The last casserole was dropped off last Tuesday, I put it in the freezer with the rest. I left out the banana bread, eating half the loaf in one sitting, smothering each piece with too much butter. I wait to hear her voice, like sixty grit sand paper working on me. I know all about cholesterol, I don’t need to be told. I listen, but only hear the birds. The cup sits empty beside the porcelain sink. I should wash it. The red lipstick and coffee stain will get harder to clean the longer I leave it.

Maybe tomorrow.

Curtains above the sink snag on the hole in the screen. “Can you fix it?” she’d say. “Damn flies are coming in.” She had wanted new curtains, said she‘d make ‘em herself. Came home with some fabric––paisley she called it. I hated them but never said a word.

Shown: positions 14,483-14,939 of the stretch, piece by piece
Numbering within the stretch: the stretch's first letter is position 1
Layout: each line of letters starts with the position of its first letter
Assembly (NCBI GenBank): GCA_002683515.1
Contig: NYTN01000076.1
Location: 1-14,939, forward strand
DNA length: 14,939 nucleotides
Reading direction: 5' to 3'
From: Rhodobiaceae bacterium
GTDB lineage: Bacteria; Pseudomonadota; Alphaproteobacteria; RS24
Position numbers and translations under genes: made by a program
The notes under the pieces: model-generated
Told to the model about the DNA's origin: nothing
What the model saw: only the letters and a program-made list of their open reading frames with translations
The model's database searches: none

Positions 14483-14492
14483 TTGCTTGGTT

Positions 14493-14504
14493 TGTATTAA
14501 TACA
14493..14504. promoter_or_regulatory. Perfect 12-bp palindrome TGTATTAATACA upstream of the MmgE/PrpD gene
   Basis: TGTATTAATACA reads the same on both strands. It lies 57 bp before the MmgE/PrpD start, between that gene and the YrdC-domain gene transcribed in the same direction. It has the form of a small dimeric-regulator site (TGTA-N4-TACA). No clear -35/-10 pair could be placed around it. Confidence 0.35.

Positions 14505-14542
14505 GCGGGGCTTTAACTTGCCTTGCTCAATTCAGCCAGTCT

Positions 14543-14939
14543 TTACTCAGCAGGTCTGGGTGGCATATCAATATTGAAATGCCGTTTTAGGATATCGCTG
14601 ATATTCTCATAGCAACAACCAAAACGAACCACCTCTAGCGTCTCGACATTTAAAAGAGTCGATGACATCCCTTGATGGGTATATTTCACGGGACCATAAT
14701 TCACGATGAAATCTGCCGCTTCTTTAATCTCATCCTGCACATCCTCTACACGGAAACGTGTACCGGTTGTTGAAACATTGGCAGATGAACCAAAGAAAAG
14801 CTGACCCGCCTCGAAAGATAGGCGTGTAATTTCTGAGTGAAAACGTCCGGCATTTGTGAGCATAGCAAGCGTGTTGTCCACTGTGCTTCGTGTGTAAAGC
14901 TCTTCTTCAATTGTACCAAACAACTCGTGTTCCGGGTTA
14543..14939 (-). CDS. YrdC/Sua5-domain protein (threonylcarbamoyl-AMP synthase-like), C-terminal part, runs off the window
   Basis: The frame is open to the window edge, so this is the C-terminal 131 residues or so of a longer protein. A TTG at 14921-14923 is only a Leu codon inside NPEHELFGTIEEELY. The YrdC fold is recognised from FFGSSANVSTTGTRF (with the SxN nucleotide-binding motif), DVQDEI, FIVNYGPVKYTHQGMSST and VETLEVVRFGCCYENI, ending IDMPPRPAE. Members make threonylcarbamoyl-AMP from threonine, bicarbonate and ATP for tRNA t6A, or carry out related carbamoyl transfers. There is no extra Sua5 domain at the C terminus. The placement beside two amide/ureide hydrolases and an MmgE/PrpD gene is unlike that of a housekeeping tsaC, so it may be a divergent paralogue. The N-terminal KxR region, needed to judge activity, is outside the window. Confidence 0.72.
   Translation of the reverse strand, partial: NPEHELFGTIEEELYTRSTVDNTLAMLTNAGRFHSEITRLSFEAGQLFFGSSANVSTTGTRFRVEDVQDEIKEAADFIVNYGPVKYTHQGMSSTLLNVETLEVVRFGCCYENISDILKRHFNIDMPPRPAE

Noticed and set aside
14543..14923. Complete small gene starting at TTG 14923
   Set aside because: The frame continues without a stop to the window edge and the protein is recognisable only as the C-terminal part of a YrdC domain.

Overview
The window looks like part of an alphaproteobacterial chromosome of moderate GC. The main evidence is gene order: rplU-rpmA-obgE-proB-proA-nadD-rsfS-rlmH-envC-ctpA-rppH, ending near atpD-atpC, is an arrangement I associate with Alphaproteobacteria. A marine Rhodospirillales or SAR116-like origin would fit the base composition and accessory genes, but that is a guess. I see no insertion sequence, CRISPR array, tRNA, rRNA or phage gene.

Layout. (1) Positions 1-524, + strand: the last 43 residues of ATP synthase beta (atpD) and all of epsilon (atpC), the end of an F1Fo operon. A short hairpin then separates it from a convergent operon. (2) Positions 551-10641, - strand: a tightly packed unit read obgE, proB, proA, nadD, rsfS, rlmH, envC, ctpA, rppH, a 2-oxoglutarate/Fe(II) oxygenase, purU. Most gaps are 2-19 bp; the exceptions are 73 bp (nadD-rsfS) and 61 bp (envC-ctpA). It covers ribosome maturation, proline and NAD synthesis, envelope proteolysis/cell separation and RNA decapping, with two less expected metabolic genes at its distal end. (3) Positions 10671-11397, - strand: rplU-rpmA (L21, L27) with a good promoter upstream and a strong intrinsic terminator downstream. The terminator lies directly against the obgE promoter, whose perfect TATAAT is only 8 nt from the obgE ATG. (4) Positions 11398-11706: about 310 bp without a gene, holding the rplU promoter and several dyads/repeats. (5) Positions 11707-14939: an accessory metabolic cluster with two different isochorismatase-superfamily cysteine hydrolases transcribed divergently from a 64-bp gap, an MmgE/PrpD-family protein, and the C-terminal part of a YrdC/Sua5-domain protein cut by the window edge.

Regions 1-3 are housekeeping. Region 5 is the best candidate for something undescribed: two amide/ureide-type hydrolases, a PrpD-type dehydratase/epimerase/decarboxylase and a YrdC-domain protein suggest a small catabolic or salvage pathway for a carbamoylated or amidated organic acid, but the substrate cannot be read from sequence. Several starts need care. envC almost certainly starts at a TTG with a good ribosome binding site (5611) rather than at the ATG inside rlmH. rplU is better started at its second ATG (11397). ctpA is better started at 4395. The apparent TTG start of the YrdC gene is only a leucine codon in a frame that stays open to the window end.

Going through the screen door with my last piece of buttered bread, I shuffle to the one thing she wasn’t allowed to touch. This chair’s been with me long before she set up house. It was a part of me. She wanted to “spruce it up,” as she would say––I didn’t know if she meant me or the chair.

I  watch a few cars drive by, wave at the blue Honda, then wipe the butter from my fingers on the worn out arm that’s loosened over the years. A slam of my palm in the right place catches the nail. Good for another day. I look at the curtains from the outside and think about ripping them down.

Maybe tomorrow.

I wrote this story in 2009.  I wrote this for a creative writing class I’d signed up for.  It had been years since I wrote a story but there I was, sitting in a community college classroom, trying to find myself.  I come back to this story every so often––wanting to edit it, wanting the voice to be like mine is now.  But I leave it alone.  I make the changes but never save them.  This story wrote itself while I took this shot, walking the streets of Prescott, Az.  I was so aware of the smells and textures and light.  The story came out of that moment.  I guess I want to remember it just the way it was, imperfect and unedited––kind of like life.